The course Electromagnetic Scattering I offers an introduction and theoretical foundation for elastic electromagnetic scattering by arbitrary objects (usually called particles). As compared to the wavelength, the sizes of the objects can be small or large, or of the order of the wavelength. As to the shape of the objects, main emphasis is on spherical particles and, subsequently, on the so-called Mie scattering. The optical properties of the objects are typically described by the refractive index.
The scattering course starts by a review of classical electromagnetics introducing the Maxwell equations, the energy and impulse of electromagnetic fields, and Poynting's theorem. The wave equations are derived from the Maxwell equations and electromagnetic plane waves are discussed.
The fundamentals of electromagnetism are followed by the necessary framework for classical scattering theory, defining the incident, internal, and scattered fields and the scattering plane as well as the scattering angle. The Stokes parameters and Mueller matrices are introduced. Thereafter, the 2 x 2 amplitude scattering matrix and the 4 x 4 scattering matrix are described.
The Fresnel reflection and refraction of electromagnetic plane waves on a plane interface are discussed as the first electromagnetic scattering problem, utilizing 4 x 4 Mueller matrices for reflection and refraction.
A treatment on scattering at long wavelengths follows, introducing the electric and magnetic multipoles and Rayleigh scattering, in particular. Particle shape is next taken into account in what is called the Rayleigh-Gans approximation. The scattering problem is presented in the volume-integral-equation formalism.
The rigorous treatment on electromagnetic scattering by spherical particles (Mie scattering) follows thereafter using multipole expansions. This involves the development of mathematical methods utilizing vector spherical harmonics.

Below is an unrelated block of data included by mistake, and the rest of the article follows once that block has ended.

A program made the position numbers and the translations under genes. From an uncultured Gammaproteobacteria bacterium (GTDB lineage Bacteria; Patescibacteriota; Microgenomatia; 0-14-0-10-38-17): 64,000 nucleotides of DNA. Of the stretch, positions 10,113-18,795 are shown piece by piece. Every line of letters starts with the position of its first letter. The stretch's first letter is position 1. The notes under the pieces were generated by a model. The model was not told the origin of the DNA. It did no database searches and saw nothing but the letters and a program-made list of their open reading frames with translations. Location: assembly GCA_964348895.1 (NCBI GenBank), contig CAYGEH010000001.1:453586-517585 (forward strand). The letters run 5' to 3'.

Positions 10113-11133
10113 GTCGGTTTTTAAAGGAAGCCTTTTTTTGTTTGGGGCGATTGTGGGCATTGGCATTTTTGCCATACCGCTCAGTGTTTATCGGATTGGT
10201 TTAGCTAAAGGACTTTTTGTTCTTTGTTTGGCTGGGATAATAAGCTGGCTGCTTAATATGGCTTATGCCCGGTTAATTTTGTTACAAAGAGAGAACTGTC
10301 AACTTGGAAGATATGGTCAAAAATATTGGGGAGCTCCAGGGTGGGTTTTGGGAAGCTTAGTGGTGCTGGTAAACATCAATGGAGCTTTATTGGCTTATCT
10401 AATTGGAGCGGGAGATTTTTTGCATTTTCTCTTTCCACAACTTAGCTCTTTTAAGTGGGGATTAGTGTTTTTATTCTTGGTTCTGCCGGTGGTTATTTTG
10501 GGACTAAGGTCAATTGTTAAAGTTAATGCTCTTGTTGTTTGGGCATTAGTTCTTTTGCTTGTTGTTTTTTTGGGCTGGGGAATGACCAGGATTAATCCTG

After Mie scattering, scattering at short wavelengths follows, relying partly on the reflection and refraction treatments in the early parts of the course. Main emphasis is however in diffraction of waves by obstacles, shedding light on Fraunhofer and Fresnel diffraction as well as on Kirchhoff integral relations between fields near the obstacles and the far fields.
Towards the end of the course, the student will learn basics of computational methods for scattering by nonspherical particles, such as the discrete-dipole approximation and the T-matrix method.
During the course, students prepare and present short oral contributions on topics of relevance for light scattering. Additionally, each student acts as an opponent for another student.
|Study materials and literature
K. Muinonen, Electromagnetic Scattering I, Lecture Notes, 2012 (latest draft)
C. F. Bohren & D. R. Huffman, Absorption and Scattering of Light by Small Particles, Wiley & Sons, 2010
J. D. Jackson, Classical Electrodynamics, Wiley & Sons, 1998
H. C. van de Hulst, Light Scattering by Small Particles, Wiley & Sons, 1957 (Dover, 1981)
M. I. Mishchenko, J. W. Hovenier, \& L. D. Travis, Light Scattering by Nonspherical Particles, Academic Press, 2000
M. I. Mishchenko, L. D. Travis & A. A. Lacis, Scattering, Absorption, and Emission of Light by Small Particles, Cambridge University Press, 2002
A. Doicu, Y. Eremin & T. Wriedt, Acoustic & Electromagnetic
Scattering Analysis Using Discrete Sources, Academic Press, 2000